The Singapore Police Force (SPF) is moving towards paperless investigation practices, with the development of a new investigation management system led by Criminal Investigation Department (CID) chief Florence Chua.
"With this, we will increase productivity, do better sense-making with analytics and improve communications with stakeholders, such as the courts," said Ms Chua in an interview published online in the SPF magazine today.
The deputy commissioner of police for investigations and intelligence also urged police officers to be "open to changing the way we operate" even if they are not tech-savvy.
More details of the paperless initiative will be revealed later this month.
Ms Chua, 53, who is chairman of the Police Women's Committee, also spoke about the challenges facing female officers in SPF.
She said that while there are more opportunities for women to assume leadership positions, it is difficult to do so in all areas of SPF because of the "current ratio of male to female officers".
"By the time you spread them out, it is too thin," she said. "It is also a matter of time, space and opportunity. There needs to be a vacancy before any movement. It is never because you are a female and therefore not competent or suitable. It would also not feel good if you are placed in a leadership position just because you are a female and need to make up the numbers."
They tend to be confident of themselves, know what they want and are not afraid of challenges.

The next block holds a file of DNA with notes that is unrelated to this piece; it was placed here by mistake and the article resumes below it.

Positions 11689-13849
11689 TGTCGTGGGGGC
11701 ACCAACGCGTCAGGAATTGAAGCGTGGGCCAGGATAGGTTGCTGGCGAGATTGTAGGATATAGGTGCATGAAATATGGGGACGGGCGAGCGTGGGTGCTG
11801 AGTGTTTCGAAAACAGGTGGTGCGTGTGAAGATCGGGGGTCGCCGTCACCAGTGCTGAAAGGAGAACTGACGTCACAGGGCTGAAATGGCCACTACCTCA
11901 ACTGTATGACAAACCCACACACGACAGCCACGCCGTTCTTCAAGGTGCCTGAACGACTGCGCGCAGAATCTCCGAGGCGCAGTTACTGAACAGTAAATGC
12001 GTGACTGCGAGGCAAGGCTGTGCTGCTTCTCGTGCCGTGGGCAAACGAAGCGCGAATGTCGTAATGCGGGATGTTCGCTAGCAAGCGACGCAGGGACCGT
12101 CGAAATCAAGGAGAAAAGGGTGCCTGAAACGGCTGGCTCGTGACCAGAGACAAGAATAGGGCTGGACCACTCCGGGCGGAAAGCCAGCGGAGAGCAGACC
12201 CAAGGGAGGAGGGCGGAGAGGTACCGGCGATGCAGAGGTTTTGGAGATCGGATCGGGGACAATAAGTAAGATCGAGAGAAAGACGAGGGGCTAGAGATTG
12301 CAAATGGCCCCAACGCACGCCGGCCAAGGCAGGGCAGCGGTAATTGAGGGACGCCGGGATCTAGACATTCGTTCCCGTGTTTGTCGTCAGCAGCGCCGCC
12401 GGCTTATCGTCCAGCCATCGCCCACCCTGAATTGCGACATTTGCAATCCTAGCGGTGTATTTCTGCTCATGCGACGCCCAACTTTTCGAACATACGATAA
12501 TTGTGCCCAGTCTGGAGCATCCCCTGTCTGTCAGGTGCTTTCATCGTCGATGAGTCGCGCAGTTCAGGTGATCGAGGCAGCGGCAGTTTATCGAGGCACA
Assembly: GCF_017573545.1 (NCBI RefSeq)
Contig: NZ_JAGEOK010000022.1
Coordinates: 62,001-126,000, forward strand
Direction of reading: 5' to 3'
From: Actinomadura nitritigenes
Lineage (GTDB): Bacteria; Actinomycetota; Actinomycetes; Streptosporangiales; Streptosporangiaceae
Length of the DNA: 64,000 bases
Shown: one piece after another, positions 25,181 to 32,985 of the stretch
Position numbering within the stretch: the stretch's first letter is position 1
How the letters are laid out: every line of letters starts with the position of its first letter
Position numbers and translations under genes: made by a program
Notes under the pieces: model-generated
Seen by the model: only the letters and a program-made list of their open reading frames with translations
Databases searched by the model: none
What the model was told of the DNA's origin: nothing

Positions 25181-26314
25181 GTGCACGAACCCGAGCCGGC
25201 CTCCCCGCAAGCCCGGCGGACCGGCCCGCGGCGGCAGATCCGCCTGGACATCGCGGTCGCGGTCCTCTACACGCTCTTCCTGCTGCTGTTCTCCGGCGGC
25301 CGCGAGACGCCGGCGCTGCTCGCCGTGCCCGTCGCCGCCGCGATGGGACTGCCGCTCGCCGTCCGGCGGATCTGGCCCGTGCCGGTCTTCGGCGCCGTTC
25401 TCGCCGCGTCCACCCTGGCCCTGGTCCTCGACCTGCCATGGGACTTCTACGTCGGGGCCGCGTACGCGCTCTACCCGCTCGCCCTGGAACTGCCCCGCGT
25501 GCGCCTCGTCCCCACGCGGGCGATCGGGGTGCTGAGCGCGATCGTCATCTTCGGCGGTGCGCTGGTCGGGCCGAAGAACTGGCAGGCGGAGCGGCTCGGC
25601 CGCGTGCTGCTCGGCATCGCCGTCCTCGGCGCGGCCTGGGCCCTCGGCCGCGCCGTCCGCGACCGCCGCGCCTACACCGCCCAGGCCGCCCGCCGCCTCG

MS FLORENCE CHUA, the first woman to become head of the Criminal Investigation Department, on women who join the uniformed organisations.
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I guess I have picked up her strong sense of justice and work ethic. I have also learnt to treat people as fairly as I can and not do things to others that I do not want others to do to me.
MS CHUA, on her mother, whom she looked up to when she was growing up.
Number of female police officers, who make up 19 per cent of SPF.
She said gender per se does not affect an officer's career, but rather one's personality and character.
Ms Chua, who joined SPF in 1989, said it takes a certain type of woman to join a uniformed organisation. "They tend to be confident of themselves, know what they want and are not afraid of challenges," she said.
Currently, there are 1,800 female police officers, who make up 19 per cent of SPF.
Last June, Ms Chua became the first woman to head CID and to be promoted to the rank of deputy commissioner of police.
Other trailblazing women in SPF include Ms Ng Guat Ting, Singapore's first female division commander, and former Jurong Police Division commander Zuraidah Abdullah, the first woman to hold the rank of senior assistant commissioner.
Ms Chua will be inducted into the Singapore Women's Hall of Fame later this month by the Singapore Council of Women's Organisations to mark International Women's Day, which is celebrated today.
She told The Straits Times in an e-mail interview that growing up, she looked up to her mother, who took on two jobs to ensure that her four daughters could get an education.
"I guess I have picked up her strong sense of justice and work ethic. I have also learnt to treat people as fairly as I can and not do things to others that I do not want others to do to me," she said.